By PAULA TRACY, InDepthNH.org
CONCORD – The state Fish and Game Commission on Wednesday agreed to post a job description for the next executive director of the department who will make close to $120,000 a year plus benefits when confirmed.
A search committee issued the description for a new leader which commissioners voted unanimously to accept.
Glenn Normandeau, who has held the position for three terms, attended the search committee meeting with commissioners to help them write the job description.
Normandeau did not get the backing of those commissioners for another term despite his hopes for the chance to finish out his career in the top job. He was critical in October of their handling of the issue behind his back.
Normandeau said the job requires dealing with everything from human rights groups concerned about hunting while squirrels are lactating (see below) to how to find money to operate one of the state’s most diverse departments in an increasingly difficult financial environment.
He said that most people who would be interested in the post likely know either what the job entails or know him personally from around the country.
A petition to keep Normandeau in his job has been circulating in the department.
The commission will work behind closed doors to interview applicants because it is a personnel issue, said Chairman Robert “Moose” Phillipson.
He said the commission will hand a name to Republican Gov. Chris Sununu – who nominated everyone on the commission except the outgoing Phillipson. Sununu will then either accept it and bring the nomination forward to the state’s Executive Council for confirmation, or will reject it and the commission will need to go back to find another applicant.
There would likely be at least two weeks between when the governor makes the nomination and when the council votes and it would likely include a public hearing, said Normandeau.
State Rep. Cathy Harvey, D-Spofford, who chairs the House Fish and Game Committee, attended the commission meeting. She said she had a very good working relationship with Normandeau despite the fact she is not a hunter or angler and knew little about the workings of the department when Speaker Steve Shurtleff asked her to serve in the role.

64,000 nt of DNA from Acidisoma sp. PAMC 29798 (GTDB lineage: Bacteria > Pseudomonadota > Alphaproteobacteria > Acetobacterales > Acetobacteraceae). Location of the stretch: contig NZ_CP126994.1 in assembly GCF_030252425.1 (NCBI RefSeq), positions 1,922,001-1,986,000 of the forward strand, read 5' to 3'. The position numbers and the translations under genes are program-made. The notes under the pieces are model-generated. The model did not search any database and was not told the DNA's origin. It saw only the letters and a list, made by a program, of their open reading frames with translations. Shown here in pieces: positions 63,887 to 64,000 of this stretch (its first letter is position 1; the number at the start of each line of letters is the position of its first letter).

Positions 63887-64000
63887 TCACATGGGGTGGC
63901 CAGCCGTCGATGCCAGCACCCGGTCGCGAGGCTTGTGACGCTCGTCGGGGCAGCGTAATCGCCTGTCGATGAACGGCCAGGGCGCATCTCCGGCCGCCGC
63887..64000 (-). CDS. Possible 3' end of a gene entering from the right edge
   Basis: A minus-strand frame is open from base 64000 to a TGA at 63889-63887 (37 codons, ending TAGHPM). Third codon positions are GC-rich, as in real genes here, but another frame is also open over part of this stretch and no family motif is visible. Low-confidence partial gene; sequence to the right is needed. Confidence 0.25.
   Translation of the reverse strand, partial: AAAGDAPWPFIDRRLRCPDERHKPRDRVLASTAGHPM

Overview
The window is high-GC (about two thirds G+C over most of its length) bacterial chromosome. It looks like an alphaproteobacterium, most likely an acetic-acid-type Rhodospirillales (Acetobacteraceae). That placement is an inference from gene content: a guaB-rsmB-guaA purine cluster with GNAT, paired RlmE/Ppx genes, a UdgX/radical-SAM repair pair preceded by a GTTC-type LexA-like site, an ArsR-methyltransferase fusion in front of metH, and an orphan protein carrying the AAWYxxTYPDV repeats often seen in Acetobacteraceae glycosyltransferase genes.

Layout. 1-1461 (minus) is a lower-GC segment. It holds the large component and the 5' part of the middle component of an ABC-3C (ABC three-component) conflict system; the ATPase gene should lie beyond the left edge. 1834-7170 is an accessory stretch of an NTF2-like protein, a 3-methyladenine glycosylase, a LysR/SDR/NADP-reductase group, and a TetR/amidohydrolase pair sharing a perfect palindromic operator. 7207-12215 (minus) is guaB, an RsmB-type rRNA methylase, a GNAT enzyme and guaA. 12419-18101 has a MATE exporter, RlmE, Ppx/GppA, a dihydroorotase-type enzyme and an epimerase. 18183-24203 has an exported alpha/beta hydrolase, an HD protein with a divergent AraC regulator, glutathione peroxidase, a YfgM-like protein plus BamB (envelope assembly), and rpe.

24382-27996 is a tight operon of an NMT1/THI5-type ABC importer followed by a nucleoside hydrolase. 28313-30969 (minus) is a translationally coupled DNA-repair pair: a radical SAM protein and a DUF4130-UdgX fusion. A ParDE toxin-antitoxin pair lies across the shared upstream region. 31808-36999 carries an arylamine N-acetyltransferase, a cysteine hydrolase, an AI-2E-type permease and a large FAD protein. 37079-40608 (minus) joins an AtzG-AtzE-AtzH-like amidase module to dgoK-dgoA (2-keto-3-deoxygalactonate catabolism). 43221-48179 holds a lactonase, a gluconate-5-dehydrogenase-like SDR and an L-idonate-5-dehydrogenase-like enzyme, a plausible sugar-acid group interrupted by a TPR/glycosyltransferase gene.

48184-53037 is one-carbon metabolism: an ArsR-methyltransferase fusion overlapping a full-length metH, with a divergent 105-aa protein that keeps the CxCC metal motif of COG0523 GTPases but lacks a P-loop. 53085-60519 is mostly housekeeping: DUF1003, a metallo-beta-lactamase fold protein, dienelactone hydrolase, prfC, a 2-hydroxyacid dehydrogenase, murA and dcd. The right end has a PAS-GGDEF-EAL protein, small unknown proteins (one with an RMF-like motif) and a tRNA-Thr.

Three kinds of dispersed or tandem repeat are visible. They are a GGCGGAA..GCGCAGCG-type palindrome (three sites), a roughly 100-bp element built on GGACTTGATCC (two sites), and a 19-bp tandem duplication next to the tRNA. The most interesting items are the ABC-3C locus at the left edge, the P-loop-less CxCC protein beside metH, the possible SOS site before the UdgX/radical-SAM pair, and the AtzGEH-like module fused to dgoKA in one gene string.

Harvey said she hopes that the next director would have the concerns of all citizens at heart, not just those who hunt and fish.
Her committee is expected to hear a number of bills related to the department’s work in the coming session. One bill looks at the makeup of the commission and would totally change the job description for those individuals as well.
The commission is currently composed of commissioners who each represent one of the counties plus one member who represents the Seacoast.
Language for the specifics of that bill is not yet available.
Paul Sanderson, the legal coordinator for the department, went over a list of expected bills in title only, 13 of which relate to the operation of Off-Highway Recreation Vehicles, many on public roadways.
Other bills relate to fines, definitions of resident, personal watercraft around marshlands, cases of cruelty of wildlife and neglect of animals, means to take a turkey during the youth hunt weekend, penalties for dog theft, and repealing the prohibition on hunting with a ferret.
The commission is mulling a request by Chester resident Kristina Snyder, an animal welfare advocate, who asked that the state shorten its squirrel hunt by two weeks, beginning each year on Sept. 15 rather than Sept. 1. That’s because she said squirrels are still nursing their young on Sept. 1 and a kill of a mother squirrel would leave the young to die.
The commission is looking at biennial rulemaking for game species, which are required by law to be revised every two years. Much of that information is based on hunter surveys.
The department has asked the commission to meet on Jan. 15 to get more information from those surveys to make a more informed recommendation for lengths of seasons and bag limits, which will go into effect for next fall.
The commission agreed.
The recommendations would then go to the commission which would likely hold public hearings on the proposed changes in about March 2020.
The commission also agreed to spend $7,122 from the Wildlife Habitat Account to buy a truck for the habitat program staff to perform its work. It would cost about $28,500 but most would be covered by the federal government.
Former Commissioner Dave Carney of Bow said he was concerned that the money, collected by hunters and anglers, is meant solely to buy land for habitat and that the money should not be used on trucks.
Mark Ellingwood of the department said the request is “reasonable and responsible,” and necessary for the program to conduct its work and it replaces a 2010 truck with 163,000 miles.
The program maintains habitats, infrastructure and property boundaries on more than 60,000 acres throughout the state.
The department is also preparing for public hearings Dec. 9 on marine bait dealer permits, OHRVs and wildlife tracking. For more information on those hearings https://mail.google.com/mail/u/0/#inbox/FMfcgxwGBmwGGvxDWXtpSqsBGBQVJSnD?compose=new